By: Monique Bucheger
I am preparing to attend one of my favorite writing conferences this week: LDStorymakers in Salt Lake City. I attended the conference in years past as a wanna be author, as a newbie author, and now as an author launching my fourth published book.
Writing conferences are a great way to meet new readers, agents, publishers, and fellow authors. Without exception, I have met all of the above, in addition to making a few new friends.
At the last conference I attended: Superstars Writing Seminars, I learned an important rule about the nitty-gritty part of the writing and publishing business (editing, marketing, formatting, making covers, and other art, etc.): Do what you are good at and want to do … and hire out the rest.
In a time crunch, and not feeling particularly creative, I gave my awesome illustrator—one of our own Emblazoner authors—Mikey Brooks, a quick call. (See the above picture.) He came through for me, as I knew he would.
Mikey put all four covers on the front and then added some other art work to fill in the spaces. On the back he added my contact info and left a big space to write a quick comment and signature.
Some fans want a signature and that’s a good place to add one. Plus, people are less likely to throw away a signed bookmark. (A tip I learned from Tracy Hickman, an internationally best selling fantasy author from last year’s Superstars Seminar.)
You can also add a QR code to direct people to the online site of your choice: like your blog or author FB page.
In addition to the artwork, he suggested that I include a tagline. We brainstormed and came up: Operation Secret Sisters: Two Determined BFFs plus Two Reluctant Parents MIGHT Equal One Happy Family. Taglines give a quick overview of what people might expect in a book or movie. They should include the protagonist(s), a conflict, and an antagonistic presence.
They must also be short. Technically, my tag line is probably a little long at 15 words. Ideally— they should 10 words or less—but coming up with a tagline to do justice for 4 books is even harder than creating a tagline for one book. I decided to use some poetic license and make an exception since it is going on my bookmarks for the entire series.
My first book “The Secret Sisters Club” has been described as “Parent Trap” Meets “An American Girl,” so we decided to play on my main characters’ secret mission in that book: Operation: Secret Sisters. In the following books, the theme of becoming sisters is always a subplot or minor arc, while the girls also navigate through new obstacles and conflicts in their lives that have nothing to do with becoming sisters.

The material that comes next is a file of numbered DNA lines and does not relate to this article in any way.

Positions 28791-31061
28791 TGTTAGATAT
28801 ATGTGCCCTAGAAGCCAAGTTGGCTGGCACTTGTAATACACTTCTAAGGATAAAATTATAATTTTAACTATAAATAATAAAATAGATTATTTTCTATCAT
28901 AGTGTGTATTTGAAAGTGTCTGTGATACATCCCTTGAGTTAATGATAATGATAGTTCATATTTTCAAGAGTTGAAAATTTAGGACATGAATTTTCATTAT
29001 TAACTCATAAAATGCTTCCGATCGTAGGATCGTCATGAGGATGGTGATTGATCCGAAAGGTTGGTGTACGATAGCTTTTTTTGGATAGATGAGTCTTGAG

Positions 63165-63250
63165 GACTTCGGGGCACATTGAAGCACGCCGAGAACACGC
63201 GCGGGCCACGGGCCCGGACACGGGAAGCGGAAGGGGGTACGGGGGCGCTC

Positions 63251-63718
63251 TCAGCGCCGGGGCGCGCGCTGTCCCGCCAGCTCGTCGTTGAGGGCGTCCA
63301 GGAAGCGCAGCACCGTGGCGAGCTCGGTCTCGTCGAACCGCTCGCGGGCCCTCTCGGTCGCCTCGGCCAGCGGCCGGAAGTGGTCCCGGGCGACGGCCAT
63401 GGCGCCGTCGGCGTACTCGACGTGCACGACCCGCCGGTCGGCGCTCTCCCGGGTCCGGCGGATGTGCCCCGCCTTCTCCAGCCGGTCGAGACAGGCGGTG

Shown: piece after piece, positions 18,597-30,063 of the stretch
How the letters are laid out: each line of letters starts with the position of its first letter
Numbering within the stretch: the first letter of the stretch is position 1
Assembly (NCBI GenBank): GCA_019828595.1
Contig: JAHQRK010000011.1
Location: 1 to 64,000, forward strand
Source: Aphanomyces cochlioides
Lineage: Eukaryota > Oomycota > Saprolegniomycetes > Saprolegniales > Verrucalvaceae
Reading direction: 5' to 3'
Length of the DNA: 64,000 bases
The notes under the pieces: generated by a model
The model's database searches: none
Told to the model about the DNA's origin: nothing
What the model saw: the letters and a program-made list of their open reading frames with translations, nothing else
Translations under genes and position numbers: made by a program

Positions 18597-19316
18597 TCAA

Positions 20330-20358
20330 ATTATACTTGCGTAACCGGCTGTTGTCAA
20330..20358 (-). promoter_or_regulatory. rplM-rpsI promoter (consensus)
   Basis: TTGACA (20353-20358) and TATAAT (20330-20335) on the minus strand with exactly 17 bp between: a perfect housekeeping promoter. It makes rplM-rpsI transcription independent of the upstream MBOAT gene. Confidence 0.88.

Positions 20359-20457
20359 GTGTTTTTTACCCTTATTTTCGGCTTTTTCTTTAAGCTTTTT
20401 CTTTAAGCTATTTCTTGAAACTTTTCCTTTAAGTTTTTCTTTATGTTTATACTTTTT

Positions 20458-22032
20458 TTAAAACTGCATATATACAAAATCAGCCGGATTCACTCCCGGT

While trying to defeat the biggest bully in 6th grade in book 2: Trouble Blows West and trying to make sense of a “crazy-blast-from-the-past” that puts the girls at odds with one another in book 3: Simply West of Heaven, and dealing with one of the girl’s lousy-excuse-for-a-birth-father in book 4: Being West is Best, both girls come to terms with the sometimes unpleasant reality that their dream of becoming sisters, might actually turn into a nightmare.
However, since they are best friends, they have some great motivation to work through the difficulties to attain their goal of “round-the-clock-girl-talk” and the “ultimate sleepover” that never ends.
Most movies and books now have taglines. For example, the Harry Potter series can be broken down to 7 words: Boy Wizard Battles Evil Dark Lord, Parent Trap could become: Twice the Fun, Double the Trouble. Frozen: The Ice Guy? The Nice Guy? The Snowman or no man? Or Pixar’s Brave: Change Your Fate. I found these on rotoscopers.com.
You can make up your own … and if you are an author, you really should. If you are a reader, it might be a fun challenge to reduce your favorite book or movie to a few words with some of your friends. If you take the challenge, please share. I’d love to hear from you.
Laugh lots, love much, write on!